Erland Josephson

Actor 1923-2012
Actor, author and director who can boast the longest running working relationship with Ingmar Bergman, begining with The Merchant of Venice (1940) and ending with Rosmersholm (2004).

Erland Josephson

Actor 1923-2012
Actor, author and director who can boast the longest running working relationship with Ingmar Bergman, begining with The Merchant of Venice (1940) and ending with Rosmersholm (2004).
'I was impressed, enthusiastic and tormented. This was a talented man. Moreover, he had a mistress.'

Josephson on meeting Bergman for the first time

About Josephson

Erland Josephson was born 15 June 1923 in Stockholm, Sweden. The Josephson family includes several cultural figures who have long been central players in Swedish artistic life. Erland’'s great-grandfather’'s brother was the director, theatre head, and playwright Ludvig Josephson (1832–99), who staged Strindberg's Master Olof (1881) and Lucky Per's Journey (1893). His brother Jacob Axel (1818–60) was a composer and his nephew Ernst (1851–1906) was a painter. Erland’'s uncle Ragnar (1891–1966) was an art historian, playwright and head of the Royal Dramatic Theatre 1948–51, a position which Erland himself would hold 15 years later.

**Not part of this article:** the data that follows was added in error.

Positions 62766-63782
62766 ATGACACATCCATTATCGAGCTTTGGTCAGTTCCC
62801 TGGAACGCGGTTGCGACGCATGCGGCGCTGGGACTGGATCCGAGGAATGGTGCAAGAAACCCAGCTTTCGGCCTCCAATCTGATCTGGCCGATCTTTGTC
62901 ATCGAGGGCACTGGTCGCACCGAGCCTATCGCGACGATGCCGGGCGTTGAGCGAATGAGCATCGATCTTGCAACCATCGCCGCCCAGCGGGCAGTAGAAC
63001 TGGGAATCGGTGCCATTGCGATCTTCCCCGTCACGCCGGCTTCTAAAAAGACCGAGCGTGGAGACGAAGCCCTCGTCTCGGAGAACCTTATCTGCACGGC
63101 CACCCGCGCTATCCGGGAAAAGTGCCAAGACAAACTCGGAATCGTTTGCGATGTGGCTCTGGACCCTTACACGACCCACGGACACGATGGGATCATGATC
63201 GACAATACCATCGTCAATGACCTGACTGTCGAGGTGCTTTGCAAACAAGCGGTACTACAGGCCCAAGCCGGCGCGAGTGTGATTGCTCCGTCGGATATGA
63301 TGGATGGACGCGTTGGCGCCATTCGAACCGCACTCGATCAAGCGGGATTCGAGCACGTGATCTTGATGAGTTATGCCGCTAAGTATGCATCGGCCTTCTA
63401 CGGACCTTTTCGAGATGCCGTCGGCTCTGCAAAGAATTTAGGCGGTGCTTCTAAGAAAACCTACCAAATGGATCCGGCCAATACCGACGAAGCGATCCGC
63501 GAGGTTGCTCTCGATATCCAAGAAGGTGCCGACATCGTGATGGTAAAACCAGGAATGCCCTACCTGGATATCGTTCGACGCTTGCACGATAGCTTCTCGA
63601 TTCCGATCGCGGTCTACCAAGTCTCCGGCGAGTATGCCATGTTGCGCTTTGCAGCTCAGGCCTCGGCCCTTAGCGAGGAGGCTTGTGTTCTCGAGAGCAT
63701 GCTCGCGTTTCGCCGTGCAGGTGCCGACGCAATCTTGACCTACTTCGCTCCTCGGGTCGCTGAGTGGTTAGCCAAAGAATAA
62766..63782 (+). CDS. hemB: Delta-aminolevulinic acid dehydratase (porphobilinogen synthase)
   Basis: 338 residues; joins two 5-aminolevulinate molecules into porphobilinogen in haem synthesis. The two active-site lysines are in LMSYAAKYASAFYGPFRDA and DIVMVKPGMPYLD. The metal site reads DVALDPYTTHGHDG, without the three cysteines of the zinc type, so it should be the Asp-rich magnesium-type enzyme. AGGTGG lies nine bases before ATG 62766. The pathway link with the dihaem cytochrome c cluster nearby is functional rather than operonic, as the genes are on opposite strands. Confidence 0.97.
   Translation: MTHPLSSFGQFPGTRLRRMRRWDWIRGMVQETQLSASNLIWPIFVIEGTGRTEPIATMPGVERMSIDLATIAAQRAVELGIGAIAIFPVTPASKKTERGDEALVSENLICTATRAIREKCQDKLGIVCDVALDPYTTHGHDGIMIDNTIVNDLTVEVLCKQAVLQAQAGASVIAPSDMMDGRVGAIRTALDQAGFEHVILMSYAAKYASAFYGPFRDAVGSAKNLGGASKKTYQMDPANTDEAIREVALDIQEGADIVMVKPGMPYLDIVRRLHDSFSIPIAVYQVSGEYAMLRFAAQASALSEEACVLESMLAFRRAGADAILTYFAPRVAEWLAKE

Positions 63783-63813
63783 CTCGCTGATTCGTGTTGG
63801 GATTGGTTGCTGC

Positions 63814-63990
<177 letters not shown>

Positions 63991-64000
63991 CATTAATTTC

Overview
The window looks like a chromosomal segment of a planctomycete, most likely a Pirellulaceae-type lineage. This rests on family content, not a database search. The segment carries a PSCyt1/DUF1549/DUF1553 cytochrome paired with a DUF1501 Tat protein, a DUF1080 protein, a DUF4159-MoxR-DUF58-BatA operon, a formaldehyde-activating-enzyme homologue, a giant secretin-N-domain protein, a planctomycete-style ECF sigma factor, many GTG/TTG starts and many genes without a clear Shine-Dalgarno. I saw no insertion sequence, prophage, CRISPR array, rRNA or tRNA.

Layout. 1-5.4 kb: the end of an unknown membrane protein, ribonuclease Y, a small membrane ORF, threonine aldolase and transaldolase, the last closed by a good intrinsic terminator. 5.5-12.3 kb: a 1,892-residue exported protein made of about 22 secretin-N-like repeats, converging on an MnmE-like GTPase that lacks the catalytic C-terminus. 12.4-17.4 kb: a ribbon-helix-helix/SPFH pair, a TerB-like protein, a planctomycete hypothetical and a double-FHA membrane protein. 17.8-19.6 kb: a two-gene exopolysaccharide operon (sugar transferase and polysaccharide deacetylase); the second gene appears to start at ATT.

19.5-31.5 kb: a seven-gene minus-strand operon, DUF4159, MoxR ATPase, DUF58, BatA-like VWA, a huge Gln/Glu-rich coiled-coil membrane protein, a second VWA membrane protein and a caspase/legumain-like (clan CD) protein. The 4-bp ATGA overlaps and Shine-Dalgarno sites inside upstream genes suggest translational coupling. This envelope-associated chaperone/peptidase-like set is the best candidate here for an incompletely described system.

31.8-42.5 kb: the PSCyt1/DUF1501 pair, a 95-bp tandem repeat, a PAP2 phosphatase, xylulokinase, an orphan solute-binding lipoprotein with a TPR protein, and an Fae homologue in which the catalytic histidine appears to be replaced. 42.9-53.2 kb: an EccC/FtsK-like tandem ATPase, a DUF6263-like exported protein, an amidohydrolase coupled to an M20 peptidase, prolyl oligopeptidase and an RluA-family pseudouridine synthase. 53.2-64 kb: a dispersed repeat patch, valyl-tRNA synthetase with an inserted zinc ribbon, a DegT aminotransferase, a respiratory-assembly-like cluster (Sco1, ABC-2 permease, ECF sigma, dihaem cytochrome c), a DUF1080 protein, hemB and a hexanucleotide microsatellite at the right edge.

Erland Josephson met Ingmar Bergman for the first time when he was 16 and Bergman was 21. Bergman, who directed Josephson as a novice in The Merchant of Venice at Norra Latin, made a strong impression on him:

I was impressed, enthusiastic and tormented. This was a talented man. Moreover, he had a mistress. She swept into Norra Latin with a fur shawl wrapped around her neck to attend our rehearsal. Ingmar led her politely and elegantly to the first row. He presented her as Sweden's greatest amateur actress. He was already an experienced man. My mouth was agape. 

Bergman had already come close to the Josephson family in the late 1930s, when he visited Sandbergs bookshop on Sturegatan in Stockholm, owned and operated by Erland Josephson'’s father. Here Bergman met Sven Hansson from Mäster Olofsgården and got his first theatre job.